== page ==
David Begbie United Kingdom, b. 1955


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"Each work is an entity which has a far greater physical presence than any solid object could possibly have because it has the power to suggest that it doesn't exist."



Internationally renowned sculptor David Begbie has worked almost exclusively with the human form throughout his career. Since his first pioneering solo show in London 1984 a whole new genre of steelmesh art has emerged and continues to grow. He is the master of his medium wiremesh and his work speaks for itself.

David Begbie discovered the particular properties of steel and bronzemesh as an art student in 1977. Since then his work has been exhibited globally and has been an enormous inspiration to many people, including architects, designers, photographers, world of theatre and dance as well as to other artists. His sculpture is included in numerous museums, corporate and private art collections around the world.

Since his graduation in 1982 he has worked almost exclusively with the human form, although has often produced abstract composition alongside the figurative sculpture. Primarily sculpting in steel and bronze he also produces mono-prints, etchings, ink and charcoal drawings, mixed- media work and photographs, but it is for his distinctive wiremesh sculpture that Begbie is most renowned. David Begbie achieves fine sculpting detail of musculature and an aesthetic completeness of the human form. His subject has often been compared to Michelangelo and in particular to Rodin, as it is often that of the partial or truncated figure. Begbie’s simple diaphanous optically dynamic sculpture transcends classical forms and is profoundly contemporary.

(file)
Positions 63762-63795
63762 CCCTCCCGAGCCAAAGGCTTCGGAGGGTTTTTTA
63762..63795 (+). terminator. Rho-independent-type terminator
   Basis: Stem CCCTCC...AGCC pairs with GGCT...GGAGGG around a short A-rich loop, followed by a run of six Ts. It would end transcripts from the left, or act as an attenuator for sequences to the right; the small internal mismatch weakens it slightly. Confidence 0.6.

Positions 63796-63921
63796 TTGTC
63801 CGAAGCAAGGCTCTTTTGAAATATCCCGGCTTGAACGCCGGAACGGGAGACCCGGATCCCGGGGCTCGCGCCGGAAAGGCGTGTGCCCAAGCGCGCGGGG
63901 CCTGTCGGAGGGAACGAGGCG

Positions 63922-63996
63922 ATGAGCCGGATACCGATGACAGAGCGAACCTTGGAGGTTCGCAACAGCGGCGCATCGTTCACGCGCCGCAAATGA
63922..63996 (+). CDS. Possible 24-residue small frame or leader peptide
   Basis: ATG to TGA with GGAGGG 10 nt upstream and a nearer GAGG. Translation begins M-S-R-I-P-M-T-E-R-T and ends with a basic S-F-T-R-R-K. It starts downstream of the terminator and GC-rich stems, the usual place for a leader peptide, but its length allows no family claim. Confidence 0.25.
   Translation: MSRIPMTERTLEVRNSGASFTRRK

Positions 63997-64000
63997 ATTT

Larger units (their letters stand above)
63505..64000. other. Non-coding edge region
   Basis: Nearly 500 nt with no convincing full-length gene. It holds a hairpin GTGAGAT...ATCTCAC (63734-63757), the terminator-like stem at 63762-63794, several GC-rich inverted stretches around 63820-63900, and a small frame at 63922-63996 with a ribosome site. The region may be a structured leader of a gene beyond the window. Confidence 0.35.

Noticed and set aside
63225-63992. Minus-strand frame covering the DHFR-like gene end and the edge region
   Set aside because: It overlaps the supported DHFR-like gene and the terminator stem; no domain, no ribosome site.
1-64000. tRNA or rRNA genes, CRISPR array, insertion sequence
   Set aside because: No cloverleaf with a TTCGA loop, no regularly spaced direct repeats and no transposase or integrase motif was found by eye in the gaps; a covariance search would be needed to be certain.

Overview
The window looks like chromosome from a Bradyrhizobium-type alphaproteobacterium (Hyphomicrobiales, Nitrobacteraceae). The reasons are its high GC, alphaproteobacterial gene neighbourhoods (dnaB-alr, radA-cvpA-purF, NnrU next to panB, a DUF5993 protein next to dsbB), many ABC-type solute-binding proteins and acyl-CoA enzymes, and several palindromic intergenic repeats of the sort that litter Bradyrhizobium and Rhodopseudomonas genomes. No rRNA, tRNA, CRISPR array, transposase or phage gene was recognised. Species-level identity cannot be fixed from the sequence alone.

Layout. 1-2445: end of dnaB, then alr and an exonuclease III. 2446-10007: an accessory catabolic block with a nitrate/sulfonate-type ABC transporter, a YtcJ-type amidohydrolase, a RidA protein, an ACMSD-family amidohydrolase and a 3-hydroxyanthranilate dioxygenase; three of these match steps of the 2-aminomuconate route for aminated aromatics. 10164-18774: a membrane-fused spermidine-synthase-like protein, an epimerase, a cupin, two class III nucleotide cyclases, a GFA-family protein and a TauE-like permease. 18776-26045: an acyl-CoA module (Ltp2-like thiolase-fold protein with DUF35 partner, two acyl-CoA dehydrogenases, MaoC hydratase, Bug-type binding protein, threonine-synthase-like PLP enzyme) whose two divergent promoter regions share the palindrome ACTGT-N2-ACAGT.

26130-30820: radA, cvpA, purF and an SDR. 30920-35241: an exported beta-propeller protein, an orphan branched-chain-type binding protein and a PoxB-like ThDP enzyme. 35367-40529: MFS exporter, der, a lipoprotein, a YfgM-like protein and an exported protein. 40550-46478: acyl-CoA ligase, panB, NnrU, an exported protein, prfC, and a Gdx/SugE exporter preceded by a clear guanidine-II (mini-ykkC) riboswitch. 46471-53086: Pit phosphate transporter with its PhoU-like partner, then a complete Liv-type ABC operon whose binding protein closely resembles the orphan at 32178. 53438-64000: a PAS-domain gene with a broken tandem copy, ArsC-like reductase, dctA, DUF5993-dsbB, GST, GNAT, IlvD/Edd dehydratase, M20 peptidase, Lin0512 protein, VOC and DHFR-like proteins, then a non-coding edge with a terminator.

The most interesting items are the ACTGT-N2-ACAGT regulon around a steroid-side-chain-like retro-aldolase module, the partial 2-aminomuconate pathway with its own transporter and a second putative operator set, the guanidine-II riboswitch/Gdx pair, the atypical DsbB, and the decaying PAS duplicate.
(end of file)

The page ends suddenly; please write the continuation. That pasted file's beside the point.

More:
The mesh is transparent – 90% thin air, yet it has a much greater physical presence than any conventional solid form. Begbie’s skill, perception, understanding, and imagination are succinctly and economically contained within the confines of the simple shell that constitutes each 

sculpture. Look again closely and you see that there is not even a skin, only a graphic delineation of one. In relation to the space it occupies, the catalytic effect a Begbie’s sculpture has, given that it has no palpable substance or surface, is phenomenal.
The introduction of strategic lighting as an integral part of a particular composition has the most remarkable result where the combination of two and three dimensions, with the use of projected shadows, produces an optical fusion of image and object.

These sculptures focus on the dynamic optical qualities of the material itself and its interaction with specific or ambient light in suspended space. For the viewer the mesh material has intrigue yet is somehow familiar – the mesh creates a liveliness and sense of movement.

His sculptures are contemporary archetypal images using figurative physical forms made from steel-mesh and stainless steel. Encapsulated within these forms are a series of relationships between masculinity and femininity, positive and negative, matter and antimatter, light and dark. Furthermore, Begbie transforms industrial and discarded materials into beautiful artworks to emphasise the potential uses for and the importance of repurposing and recycling materials.

David Begbie is currently one of the most influent sculptor in England and worldwide with solo shows in four continents and artworks exhibited in many museums like the Galleria Nazionale di Arte Moderna, Rome, Italy; the National Gallery of Canberra, Australia; the Museum Beelden aan Zee, Holland; the National Gallery of Canada; the National History Museum in London, UK; as well as an extensive list of public and private commissions: the Natural History Museum of London, UK; the Faith Dome of the Millennium Dome, Greenwich, UK; Buddha Bar, London, UK; Citibank, London, UK; The Hyatt Carlton, London, UK; the Connaught Hotel, London UK; the Lowry Hotel, Manchester, UK; Hanover Grange, Montego Bay, Jamaïca.

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